The Accutron 230

2302 front (dial side) view. 2302 back view.

Manufacturer: Bulova Watch Company Inc.
Dimensions: 19.4mm or 23.5mm x 5.2mm
Commencement of Manufacture: 1970
Tuning Fork Frequency: 480 Hz
Index Wheel: 240 teeth
Derived Calibres 2301, 2302, 2303, 2312, 2313


The Model 230 Accutron was the first tuning fork movement small enough to be offered as a Ladies watch. It was available in two basic sizes, the only difference being the bottom or pillar plate. The larger size (23.5mm) was used in men's watches also. It could be obtained with or without a sweep second hand. The electronic circuitry had been miniaturised from previous tuning fork watches, and had one set of disk-shaped coil windings which extended between the magnetic ends of both of the tuning fork tines.

One of the unusual features of the 230 series movements is the shape of the train wheel teeth. At first glance they appear almost triangular in shape, rather than the epicycloid-hypocycloid shape normally seen in watches. But just not quite. Then, on looking at the overall size and layout of this movement, it soon becomes clear that there may be a good reason for this. There is very little room in this movement for the wheel train. This movement uses a 344 cell, same size as in a 218 movement. The 230 series movement draws the same current as a 218, so it needs the same size cell to give a year or more run time. The battery uses 35% of the area of the movement, but the remaining 65% is a very awkward shape and hard to use efficiently. But efficiently is exactly what Bulove did when they designed this movement. The challenge of achieving the reduction ratios required in such a confined space was met by having very small pinions of mainly 6 teeth, and large wheels with a high tooth count, and arranging them in vertical "layers". The table below gives the ratios:

Accutron 230 Wheel Train (numbers of teeth)
230 Sweep Sec. Center Wheel 4th Wheel 3rd Wheel 2nd Wheel Index Wheel
Wheel -- 60 96 72 60 240
Pinion 8 -- 12 8 6 6

In other words, the following ratios:

  • Index wheel to second wheel: 10:1
  • Second wheel to third wheel: 12:1
  • Third wheel to fourth wheel: 12:1
  • Fourth wheel to center wheel: 5:1 (on which the minute hand is mounted)
  • Fourth wheel to Sweep Second pinion 12:1 (pinion has 8 teeth)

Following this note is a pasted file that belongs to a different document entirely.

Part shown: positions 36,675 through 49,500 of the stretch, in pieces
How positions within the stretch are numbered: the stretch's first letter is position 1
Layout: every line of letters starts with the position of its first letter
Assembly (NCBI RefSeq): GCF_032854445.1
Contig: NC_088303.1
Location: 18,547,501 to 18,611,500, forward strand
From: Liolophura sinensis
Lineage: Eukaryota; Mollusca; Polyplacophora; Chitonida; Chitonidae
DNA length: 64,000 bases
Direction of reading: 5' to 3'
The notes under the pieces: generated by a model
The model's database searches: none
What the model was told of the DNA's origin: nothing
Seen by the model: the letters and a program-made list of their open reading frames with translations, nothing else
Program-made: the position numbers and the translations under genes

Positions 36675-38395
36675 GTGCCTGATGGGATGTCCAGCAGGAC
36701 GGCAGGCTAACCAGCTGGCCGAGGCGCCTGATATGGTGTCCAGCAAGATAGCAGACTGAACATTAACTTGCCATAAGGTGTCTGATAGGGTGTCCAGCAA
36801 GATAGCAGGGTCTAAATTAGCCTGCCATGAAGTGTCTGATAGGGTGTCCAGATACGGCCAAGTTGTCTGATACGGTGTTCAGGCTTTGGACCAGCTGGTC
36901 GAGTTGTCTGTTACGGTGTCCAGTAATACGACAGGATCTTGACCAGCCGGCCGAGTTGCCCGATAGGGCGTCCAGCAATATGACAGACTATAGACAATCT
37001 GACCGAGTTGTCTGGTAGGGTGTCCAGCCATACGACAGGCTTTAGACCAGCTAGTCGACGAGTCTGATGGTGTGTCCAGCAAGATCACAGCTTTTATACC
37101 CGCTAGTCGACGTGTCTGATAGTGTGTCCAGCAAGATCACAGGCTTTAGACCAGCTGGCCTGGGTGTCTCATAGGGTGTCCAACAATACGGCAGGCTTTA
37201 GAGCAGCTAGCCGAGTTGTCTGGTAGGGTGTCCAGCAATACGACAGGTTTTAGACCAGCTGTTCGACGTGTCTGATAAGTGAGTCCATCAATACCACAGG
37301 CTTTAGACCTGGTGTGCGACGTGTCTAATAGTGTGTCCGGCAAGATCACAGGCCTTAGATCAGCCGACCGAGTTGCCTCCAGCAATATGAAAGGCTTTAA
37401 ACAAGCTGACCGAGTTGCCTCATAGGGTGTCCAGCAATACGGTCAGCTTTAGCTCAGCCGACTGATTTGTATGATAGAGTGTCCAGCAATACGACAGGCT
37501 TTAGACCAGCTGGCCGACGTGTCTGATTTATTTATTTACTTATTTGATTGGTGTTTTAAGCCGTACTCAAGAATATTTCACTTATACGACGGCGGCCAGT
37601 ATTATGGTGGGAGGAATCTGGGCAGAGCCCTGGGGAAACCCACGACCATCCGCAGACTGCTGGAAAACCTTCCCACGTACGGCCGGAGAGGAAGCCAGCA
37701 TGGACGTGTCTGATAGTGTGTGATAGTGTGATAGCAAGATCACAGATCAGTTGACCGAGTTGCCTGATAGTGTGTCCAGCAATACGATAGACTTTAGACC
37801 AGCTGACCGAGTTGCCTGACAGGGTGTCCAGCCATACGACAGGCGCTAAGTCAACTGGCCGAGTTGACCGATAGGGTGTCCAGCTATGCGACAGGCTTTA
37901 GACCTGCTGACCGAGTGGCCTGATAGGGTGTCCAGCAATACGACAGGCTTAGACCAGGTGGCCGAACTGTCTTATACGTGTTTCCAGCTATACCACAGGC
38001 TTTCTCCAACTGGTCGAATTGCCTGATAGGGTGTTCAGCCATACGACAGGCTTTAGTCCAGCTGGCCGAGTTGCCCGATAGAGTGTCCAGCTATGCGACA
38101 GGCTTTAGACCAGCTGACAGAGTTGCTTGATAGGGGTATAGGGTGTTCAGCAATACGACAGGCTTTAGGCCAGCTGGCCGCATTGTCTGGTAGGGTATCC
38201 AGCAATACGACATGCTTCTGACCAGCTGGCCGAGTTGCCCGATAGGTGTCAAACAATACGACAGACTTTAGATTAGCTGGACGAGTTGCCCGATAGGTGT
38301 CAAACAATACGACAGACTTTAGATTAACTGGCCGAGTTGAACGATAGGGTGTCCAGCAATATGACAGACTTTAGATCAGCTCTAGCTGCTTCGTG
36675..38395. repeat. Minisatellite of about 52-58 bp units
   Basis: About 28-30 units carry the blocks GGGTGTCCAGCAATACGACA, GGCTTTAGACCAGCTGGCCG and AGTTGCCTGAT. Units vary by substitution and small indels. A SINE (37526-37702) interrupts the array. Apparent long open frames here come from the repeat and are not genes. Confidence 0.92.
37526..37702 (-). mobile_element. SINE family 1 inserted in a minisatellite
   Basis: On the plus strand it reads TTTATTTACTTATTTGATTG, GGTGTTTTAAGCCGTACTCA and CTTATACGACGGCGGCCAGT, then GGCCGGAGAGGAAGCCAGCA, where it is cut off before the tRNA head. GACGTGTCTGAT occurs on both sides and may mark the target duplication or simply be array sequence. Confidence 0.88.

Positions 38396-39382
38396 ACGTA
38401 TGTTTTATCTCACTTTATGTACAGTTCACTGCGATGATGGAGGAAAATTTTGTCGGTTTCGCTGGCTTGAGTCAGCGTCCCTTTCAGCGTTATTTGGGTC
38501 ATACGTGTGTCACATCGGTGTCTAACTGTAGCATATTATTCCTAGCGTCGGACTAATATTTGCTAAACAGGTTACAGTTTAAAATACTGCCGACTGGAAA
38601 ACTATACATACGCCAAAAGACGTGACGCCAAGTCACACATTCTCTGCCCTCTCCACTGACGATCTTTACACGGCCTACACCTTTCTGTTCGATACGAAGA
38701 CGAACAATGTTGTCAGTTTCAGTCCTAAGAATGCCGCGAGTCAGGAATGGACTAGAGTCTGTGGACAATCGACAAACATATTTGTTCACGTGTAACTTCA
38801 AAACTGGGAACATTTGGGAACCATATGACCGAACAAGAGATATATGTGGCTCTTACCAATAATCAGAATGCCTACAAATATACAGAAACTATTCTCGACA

While the above unusual ratios may to some extent explain the odd tooth forms, I am not entirely sure that is the only reason. Watch pinions of normal hypocyloidal shape are never smaller than 6 leaves, because the leaves become quite thin, and require much greater manufacturing accuracy to make them a true "rolling contact" shape. So in a regular mechanical watch, 6 leaf pinions are only found on escape wheels and sometimes indirect seconds pinions, where the forces are small and less likely to cause problematic wear. In a regular mechanical watch, variations in transmitted force due to tooth shape and rolling friction has a very signicant effect on timekeeping. Higher grade mechanical watches almost always use a minimum of 8 leaf pinions, which are more wear-resistant, lower friction and easier to make. However, in Accutrons, friction and torque variation is of much less significance than in a mechanical watch, as the wheel train is a "driving" type ie. the force driving the train is small and originating at the smallest wheel and driving up through the train to turn the hands. In a mechanical watch, the train is "driven" ie. the driving force (the mainspring) is large, and is transmitted down through the train to the escapement, which holds the big force back, like sticking your finger in a hole in a dam wall.

    So, with that in mind, I suggest Bulova developed their own unique tooth shape to allow very small diameter 6 leaf pinions to be made easily and accurately enough, and more robust too. The resultant pinion tooth form requires an almost straight-sided wheel tooth, making them look a bit triangular. Though this compromised shape would result in a bit more rolling friction. this would not affect the timekeeping of the Accutron at all. And, as the forces transmitted through the train are so small, they would probably run for hundreds of years before there was much wear anyway. In fact, I have seen 230's that have been in regular use for 35+ years, and shown no sign of wear at all on the train. You don't see this tooth form on other Accutrons, because the 230 series were the last unique series to be designed, except the 2210, and the 219 and 224 movements were based on the earlier 218 design. As for the 2210, they presented a whole new set of design problems, so check that page to see how they overcame them.

    Incidentally, the 230 has the smallest index wheel of all the Accutron watches. It is a tiny 1.7mm (0.067") diameter, with 240 teeth. A really amazing feat of manufacturing.